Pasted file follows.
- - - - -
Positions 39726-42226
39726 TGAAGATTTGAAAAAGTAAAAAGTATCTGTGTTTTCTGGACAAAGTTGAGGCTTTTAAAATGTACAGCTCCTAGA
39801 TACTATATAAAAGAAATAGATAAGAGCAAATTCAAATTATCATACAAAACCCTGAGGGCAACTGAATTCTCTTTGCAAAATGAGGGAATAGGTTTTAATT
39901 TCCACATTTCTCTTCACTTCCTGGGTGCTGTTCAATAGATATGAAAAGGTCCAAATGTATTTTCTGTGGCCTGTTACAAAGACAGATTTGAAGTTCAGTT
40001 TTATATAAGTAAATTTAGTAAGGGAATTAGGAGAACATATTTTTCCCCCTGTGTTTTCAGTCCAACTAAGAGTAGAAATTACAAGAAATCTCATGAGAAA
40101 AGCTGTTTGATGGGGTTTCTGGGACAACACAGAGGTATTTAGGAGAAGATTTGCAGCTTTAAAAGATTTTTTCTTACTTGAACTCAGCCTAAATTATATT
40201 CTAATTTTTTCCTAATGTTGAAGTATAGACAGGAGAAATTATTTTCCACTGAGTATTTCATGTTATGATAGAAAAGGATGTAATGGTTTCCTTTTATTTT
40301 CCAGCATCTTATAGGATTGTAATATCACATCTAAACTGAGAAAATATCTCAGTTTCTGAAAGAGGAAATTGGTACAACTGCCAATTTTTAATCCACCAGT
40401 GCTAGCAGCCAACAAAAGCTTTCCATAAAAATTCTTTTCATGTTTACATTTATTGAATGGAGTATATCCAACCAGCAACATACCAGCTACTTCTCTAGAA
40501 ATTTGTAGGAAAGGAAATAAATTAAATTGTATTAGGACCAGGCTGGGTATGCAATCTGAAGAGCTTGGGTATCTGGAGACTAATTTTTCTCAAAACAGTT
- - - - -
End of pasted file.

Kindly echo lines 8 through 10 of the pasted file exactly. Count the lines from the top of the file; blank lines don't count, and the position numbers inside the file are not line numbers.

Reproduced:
40301 CCAGCATCTTATAGGATTGTAATATCACATCTAAACTGAGAAAATATCTCAGTTTCTGAAAGAGGAAATTGGTACAACTGCCAATTTTTAATCCACCAGT
40401 GCTAGCAGCCAACAAAAGCTTTCCATAAAAATTCTTTTCATGTTTACATTTATTGAATGGAGTATATCCAACCAGCAACATACCAGCTACTTCTCTAGAA
40501 ATTTGTAGGAAAGGAAATAAATTAAATTGTATTAGGACCAGGCTGGGTATGCAATCTGAAGAGCTTGGGTATCTGGAGACTAATTTTTCTCAAAACAGTT